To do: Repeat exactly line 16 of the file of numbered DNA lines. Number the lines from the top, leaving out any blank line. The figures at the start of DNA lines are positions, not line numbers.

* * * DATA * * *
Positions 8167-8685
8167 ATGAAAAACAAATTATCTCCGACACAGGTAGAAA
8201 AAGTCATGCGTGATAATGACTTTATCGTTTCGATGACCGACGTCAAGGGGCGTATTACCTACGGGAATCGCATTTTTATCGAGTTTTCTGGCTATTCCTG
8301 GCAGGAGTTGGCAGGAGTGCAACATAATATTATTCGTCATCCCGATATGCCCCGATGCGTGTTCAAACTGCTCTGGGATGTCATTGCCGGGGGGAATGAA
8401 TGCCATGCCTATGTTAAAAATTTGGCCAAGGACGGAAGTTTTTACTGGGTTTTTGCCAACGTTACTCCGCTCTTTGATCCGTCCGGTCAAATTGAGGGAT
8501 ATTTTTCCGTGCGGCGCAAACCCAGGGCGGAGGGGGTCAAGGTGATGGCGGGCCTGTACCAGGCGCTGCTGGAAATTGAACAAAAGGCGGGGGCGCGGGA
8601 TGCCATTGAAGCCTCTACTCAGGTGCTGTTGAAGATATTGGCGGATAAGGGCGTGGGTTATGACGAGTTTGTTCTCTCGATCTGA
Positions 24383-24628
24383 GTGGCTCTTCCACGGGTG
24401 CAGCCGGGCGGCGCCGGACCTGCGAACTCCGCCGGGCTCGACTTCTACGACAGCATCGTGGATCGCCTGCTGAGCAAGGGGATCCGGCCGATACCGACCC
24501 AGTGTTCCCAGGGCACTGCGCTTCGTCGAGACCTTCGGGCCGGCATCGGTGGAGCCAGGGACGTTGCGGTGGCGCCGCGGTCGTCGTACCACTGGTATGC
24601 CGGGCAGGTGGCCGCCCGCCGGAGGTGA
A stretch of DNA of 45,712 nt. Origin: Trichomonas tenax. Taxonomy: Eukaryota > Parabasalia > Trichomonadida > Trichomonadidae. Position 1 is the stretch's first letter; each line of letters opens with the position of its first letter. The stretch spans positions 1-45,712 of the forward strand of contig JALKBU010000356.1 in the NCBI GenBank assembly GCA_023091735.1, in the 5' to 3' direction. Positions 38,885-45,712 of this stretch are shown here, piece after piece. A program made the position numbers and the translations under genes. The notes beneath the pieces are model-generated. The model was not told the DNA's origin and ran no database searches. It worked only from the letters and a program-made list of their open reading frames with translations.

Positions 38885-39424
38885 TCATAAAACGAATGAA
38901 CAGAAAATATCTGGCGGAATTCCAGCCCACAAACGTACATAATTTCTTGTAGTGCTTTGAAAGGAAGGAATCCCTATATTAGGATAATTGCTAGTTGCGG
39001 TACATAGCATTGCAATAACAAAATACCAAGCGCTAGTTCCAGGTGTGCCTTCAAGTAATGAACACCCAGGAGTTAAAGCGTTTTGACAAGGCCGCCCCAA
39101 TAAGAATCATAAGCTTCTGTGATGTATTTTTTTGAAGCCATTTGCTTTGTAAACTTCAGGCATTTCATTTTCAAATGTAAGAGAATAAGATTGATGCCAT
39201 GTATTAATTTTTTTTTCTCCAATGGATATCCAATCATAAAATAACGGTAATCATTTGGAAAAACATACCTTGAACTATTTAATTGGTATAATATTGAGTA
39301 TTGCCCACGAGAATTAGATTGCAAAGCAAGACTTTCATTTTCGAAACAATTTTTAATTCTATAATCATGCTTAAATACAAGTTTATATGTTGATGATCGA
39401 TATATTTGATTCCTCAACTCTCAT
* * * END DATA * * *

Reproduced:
38901 CAGAAAATATCTGGCGGAATTCCAGCCCACAAACGTACATAATTTCTTGTAGTGCTTTGAAAGGAAGGAATCCCTATATTAGGATAATTGCTAGTTGCGG